Wacom Cintiq Pro: Features, specs, price & release date

Wacom's new 13.3- and 15.6-inch screens-you-can-draw-on have better screens & are more sensitive to your pen strokes.

There's not just one new Wacom Cintiq - but two. Cintiq Pro Wacom has been trailing that it's created a replacement for the Cintiq 13HD tablet display for a while now – even showing it to attendees at the Adobe Max conference a couple of weeks ago. But now the company has formally announced the Cintiq Pro and there's two of them – a 13-inch model and a 16-inch model.

As with its predecessor, the Cintiq Pro is a relatively slim display that acts as another monitor when you plug it into your laptop or desktop – a monitor you can draw directly on using Wacom's (also new) Pro Pen 2.

Wacom says that the Pro Pen 2 offers four times the accuracy of the Pro Pen used by the Cintiq 13HD – as well as the current Cintiq range including the Cintiq 27QHD. It also offers four times the pressure sensitivity.

The Pro Pen 2 – and the Cintiq Pro's screens – also uses different technology from the previous pen and screen, so it doesn't needs batteries.

The connection is also different. The Cintiq Pro 13 using a single USB-C cable. There will also be an wireless connection module – Cintiq Connect – which will be available for an additional cost.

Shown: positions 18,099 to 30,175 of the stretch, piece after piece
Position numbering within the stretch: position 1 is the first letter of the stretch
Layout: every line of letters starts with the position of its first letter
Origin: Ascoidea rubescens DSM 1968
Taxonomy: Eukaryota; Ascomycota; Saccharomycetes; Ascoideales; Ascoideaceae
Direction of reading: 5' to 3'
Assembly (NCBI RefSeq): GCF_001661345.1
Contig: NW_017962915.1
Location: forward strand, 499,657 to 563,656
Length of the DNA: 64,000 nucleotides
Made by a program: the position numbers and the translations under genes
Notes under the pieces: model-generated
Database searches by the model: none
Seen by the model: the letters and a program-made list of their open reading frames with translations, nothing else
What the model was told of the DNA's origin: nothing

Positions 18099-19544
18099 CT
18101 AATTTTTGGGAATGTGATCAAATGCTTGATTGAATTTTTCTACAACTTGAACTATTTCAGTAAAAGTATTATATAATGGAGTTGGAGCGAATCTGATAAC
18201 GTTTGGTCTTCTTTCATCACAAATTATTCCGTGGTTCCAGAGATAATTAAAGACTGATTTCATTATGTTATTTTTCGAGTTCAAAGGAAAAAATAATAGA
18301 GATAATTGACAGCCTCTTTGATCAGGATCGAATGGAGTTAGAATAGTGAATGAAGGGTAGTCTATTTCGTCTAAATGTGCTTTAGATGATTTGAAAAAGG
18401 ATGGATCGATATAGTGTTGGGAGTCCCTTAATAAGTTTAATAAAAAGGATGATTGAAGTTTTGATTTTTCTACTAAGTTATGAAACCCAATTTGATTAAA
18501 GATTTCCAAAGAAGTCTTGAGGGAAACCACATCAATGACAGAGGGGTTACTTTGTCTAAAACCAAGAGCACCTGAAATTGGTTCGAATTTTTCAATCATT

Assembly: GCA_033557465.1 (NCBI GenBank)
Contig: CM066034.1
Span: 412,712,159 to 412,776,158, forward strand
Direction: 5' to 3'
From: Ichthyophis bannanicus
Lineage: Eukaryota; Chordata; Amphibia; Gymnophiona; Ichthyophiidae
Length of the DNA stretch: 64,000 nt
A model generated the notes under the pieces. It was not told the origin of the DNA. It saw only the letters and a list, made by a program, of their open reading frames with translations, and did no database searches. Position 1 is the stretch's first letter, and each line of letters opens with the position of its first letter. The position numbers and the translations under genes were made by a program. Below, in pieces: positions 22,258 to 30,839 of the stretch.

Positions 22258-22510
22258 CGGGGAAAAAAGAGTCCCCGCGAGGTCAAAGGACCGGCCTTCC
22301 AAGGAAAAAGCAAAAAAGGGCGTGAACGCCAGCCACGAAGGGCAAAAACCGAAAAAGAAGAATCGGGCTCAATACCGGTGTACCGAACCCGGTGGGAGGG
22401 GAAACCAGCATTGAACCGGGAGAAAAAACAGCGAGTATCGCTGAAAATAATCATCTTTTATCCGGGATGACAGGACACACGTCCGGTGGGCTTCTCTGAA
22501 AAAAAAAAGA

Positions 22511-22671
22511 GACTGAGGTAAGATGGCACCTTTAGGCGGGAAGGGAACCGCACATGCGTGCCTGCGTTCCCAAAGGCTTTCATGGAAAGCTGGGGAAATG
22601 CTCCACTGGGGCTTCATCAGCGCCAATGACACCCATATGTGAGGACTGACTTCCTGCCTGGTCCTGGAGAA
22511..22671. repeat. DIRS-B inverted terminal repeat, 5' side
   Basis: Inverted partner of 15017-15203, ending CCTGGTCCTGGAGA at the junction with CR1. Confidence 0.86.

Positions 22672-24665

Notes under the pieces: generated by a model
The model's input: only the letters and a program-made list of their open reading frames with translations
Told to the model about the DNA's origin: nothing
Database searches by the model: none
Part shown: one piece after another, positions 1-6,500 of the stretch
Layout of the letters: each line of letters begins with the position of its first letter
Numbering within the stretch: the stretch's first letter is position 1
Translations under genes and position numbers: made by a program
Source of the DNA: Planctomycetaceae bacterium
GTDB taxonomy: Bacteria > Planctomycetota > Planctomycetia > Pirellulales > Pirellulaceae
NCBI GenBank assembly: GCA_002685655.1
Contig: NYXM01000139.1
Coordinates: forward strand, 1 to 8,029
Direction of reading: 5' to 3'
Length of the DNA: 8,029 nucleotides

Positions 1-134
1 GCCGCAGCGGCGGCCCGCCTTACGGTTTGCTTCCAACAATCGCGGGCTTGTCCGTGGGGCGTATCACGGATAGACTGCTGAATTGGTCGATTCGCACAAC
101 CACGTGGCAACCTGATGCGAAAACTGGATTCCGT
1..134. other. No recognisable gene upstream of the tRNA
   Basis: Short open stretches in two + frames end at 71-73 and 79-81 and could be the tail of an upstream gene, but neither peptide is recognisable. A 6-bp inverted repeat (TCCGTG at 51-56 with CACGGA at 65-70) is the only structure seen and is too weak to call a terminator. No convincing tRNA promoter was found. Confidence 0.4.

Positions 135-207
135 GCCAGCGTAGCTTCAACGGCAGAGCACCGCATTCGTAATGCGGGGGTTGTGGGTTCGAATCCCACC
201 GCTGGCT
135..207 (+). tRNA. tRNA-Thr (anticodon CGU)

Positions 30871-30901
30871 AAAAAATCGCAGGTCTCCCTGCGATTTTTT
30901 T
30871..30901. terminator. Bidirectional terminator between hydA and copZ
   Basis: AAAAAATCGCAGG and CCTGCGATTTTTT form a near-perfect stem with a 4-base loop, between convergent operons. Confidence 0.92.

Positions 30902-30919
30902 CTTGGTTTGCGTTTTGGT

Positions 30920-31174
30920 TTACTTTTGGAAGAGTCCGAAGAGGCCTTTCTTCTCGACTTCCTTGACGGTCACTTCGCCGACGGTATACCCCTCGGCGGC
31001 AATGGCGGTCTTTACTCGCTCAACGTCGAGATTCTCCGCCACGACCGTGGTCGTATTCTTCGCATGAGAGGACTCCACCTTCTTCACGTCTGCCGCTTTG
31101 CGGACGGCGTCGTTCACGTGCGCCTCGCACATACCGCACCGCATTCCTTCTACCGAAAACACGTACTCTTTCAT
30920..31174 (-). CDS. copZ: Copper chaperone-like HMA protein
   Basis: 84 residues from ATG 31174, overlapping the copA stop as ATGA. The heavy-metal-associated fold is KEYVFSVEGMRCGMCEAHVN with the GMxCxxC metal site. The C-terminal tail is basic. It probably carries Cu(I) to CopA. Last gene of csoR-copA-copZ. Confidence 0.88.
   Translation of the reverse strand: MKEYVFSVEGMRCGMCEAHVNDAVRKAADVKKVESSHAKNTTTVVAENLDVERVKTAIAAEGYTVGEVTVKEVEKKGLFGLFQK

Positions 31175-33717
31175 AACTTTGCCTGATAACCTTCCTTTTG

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The two new models are near-identical in design, which has changed considerably from their predecessor. There's glass across the drawing area, and the big hardware buttons have gone.

The key difference between the two models is, of course, the screen. The Cintiq Pro 13 has a 13.3-inch HD (1,920 x 1,080) resolution screen, that can output 87% of the Adobe RGB colour space – about the same as a pro-level laptop such as Apple's MacBook Pro or Dell's Precision 5510.

The Cintiq Pro 16 not only has a larger, 15.6-inch screen with a higher resolution – an Ultra HD 3,840 x 2,160 – but it has a wider colour gamut. It can display 94% of Adobe RGB, which would be an acceptable gamut for a pro-level desktop monitor.

Compared to previous models, Wacom has reduced the thickness of the glass over the screen, so the parallax effect – where the tip of your pen appears to be some way off when you're drawing – is much reduced.

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You can lay each of the Cintiq Pros flat on your desk, or prop them up on pop-up feet. For a greater range of positions, you can buy an Ergostand for your Cintiq Pro – which has three positions. The stand will be out in February.

The Cintiq Pros don't have the same buttons as other Cintiqs. Instead, you can use the optional ExpressKey Remote - which we first saw with the Cintiq 27QHD. This features 17 buttons and a ring you can run your finger around to adjust settings.

The Cintiq Pro 13 costs £899 Inc VAT/US$999.95 and will ship in December. You'll have to wait until February for the Cintiq Pro 16, which will set you back £1,399 Inc VAT/US$1499.95.

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